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September 09, 1994 - Image 19

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The Michigan Daily, 1994-09-09

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The Michigan Daily - Friday, September 9, 1994 - 3

'Fiddler' plays on the heart strings
Despite a few sour notes, 30th anniversary tour is moving as ever

By MELISSA ROSE BERNARDO
It would be virtually impossible to
do a bad production of "Fiddler on the
Roof." The beloved show, based on
stories of Sholom Alechem, never

Direction and Choreography. Sammy
Dallas Bayes, who directed a Topol
revival and helped choreograph the
film version of "Fiddler," has suc-
cessfully reproduced Robbins' origi-
nal direction and choreography.
The story depicts a group of gentle

rals. It appears as if three different
designers put the set together (though
the program credits no one). Lighting
was fine, though in places (e.g., the
dream) could be more prominent.
The performers are mediocre, for
the most part. Marcia Rodd's voice is

Fiddler on
the Roof
Fisher Theatre
September 7, 1994

Orthodox Jews
and their happy
peasant life; at the
center is Tevye the
milkman, his wife
Golde and his
three eldest
daughters:
Tzeitel, Hodel and
Chava. There is
chaos within the
village as Tevye's
daughters pick
their own hus-

Sheldon Harnick and
Jerry Bock's melodious
score literally surges
through the theater,
keeping Its place as
one of the finest
scores ever written for
the theater.

too small for
Golde, and
though she car-
ries herself well,
her Golde does
not seem weath-
ered enough.
Joanna Glushak
is a little old for
Tzeitel and
Stacey Lynn
Brass plays
Chava about 10
years old.

fails to pluck the strings of its view-
ers. Hence, the question is not whether
or not the show works; it is how well
it works.
Celebrating its 30th anniversary,
a national tour kicks off at Detroit's
Fisher Theatre, the site of its world
premiere in 1964. And barring a few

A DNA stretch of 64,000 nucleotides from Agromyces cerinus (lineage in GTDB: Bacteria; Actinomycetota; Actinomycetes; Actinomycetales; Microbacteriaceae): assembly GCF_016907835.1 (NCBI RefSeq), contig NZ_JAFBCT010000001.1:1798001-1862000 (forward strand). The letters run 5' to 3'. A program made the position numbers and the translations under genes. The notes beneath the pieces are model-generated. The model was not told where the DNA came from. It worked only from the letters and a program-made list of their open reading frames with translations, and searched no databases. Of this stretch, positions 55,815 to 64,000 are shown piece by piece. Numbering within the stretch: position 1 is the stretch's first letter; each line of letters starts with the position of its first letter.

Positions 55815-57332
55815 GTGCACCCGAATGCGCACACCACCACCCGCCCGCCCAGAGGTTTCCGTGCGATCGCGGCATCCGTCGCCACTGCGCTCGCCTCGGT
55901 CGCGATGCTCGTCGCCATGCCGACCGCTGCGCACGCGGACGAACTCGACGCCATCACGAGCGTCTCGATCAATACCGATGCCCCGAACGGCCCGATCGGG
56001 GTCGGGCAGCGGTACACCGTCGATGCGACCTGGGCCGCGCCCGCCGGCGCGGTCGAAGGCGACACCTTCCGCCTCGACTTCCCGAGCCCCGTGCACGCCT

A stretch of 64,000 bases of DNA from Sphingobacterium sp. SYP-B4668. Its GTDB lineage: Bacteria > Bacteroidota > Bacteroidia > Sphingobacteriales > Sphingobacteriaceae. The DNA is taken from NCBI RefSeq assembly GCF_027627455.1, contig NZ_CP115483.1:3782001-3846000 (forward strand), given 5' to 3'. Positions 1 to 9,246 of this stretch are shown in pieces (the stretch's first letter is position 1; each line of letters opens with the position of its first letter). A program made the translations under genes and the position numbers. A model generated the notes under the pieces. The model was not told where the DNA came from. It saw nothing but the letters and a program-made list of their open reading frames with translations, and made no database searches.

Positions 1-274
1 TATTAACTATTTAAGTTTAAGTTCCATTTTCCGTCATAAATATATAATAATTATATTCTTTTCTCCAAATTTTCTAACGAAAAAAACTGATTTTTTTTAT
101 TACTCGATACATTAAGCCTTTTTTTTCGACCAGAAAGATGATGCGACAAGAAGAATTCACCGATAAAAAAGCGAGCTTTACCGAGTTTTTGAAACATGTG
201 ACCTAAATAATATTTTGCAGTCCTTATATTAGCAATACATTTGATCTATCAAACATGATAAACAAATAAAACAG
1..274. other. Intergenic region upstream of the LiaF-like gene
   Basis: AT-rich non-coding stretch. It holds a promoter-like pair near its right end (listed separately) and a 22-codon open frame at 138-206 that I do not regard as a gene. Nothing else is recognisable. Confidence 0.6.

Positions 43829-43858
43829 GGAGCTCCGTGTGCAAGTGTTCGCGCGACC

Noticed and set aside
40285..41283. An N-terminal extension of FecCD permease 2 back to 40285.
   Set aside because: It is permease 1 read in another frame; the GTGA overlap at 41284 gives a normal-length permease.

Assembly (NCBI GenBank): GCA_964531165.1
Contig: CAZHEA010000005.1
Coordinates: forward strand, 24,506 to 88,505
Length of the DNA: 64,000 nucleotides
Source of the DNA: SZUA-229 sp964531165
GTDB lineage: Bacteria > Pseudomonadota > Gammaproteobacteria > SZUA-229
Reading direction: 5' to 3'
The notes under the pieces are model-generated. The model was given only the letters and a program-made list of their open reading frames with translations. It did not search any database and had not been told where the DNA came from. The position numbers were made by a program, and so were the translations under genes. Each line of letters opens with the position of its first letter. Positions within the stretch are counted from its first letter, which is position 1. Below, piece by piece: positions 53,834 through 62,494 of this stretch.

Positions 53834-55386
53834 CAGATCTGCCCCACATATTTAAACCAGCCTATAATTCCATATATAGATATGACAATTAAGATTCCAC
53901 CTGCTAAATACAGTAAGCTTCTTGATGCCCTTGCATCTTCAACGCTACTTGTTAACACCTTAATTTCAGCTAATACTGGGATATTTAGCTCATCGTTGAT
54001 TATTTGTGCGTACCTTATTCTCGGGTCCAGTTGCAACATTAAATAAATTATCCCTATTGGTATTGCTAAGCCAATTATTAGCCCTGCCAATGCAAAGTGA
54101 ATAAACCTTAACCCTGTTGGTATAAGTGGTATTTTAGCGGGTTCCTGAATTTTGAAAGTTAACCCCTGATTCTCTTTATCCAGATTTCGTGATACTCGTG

sour notes, this "Fiddler" plays pretty
steadily.
Originally produced on the New
York stage by Harold Prince and di-
rected/choreographed by Jerome
Robbins, "Fiddler" won nine Tony
Awards including Musical, Score,

to be endearing - both to the other
characters and to the audience, which
Bikel is. He is not yet as comfortable
in the role as Topol (the proverbial
Tevye), but he has the hearty voice
and jovial slyness to pull it off easily.
Though the principal's voices are
passable, kudos to the chorus. Sheldon
Harnick and Jerry Bock's melodious
score literally surges through the the-
ater, keeping its place as one of the
finest scores ever written for the the-
ater. The chorus bits in "Sunrise, Sun-
set' - one of the most beautiful the-
ater choruses in existence - are posi-
tively luminous.
All in all this is a lovely produc-
tion. Despite its faults, you will be
moved. "Fiddler" has played the world
over and back again, and that is be-
cause no set piece or bad performance
can detract from the magic of this
luminous work of musical theater.
FIDDLER ON THE ROOF plays
through October 2 at the Fisher
Theatre in Detroit. Performances
are Tuesday through Sunday, and
tickets range from $27.50 to $47.50,
with student discounts for select
performances. Call (313) 872-1000.

bands and chaos outside, as "Fiddler"
is set on the brink of the Russian
Revolution.
The set of this production screams
low-budget. Backgrounds - houses,
trees, fences - are painted on scrims.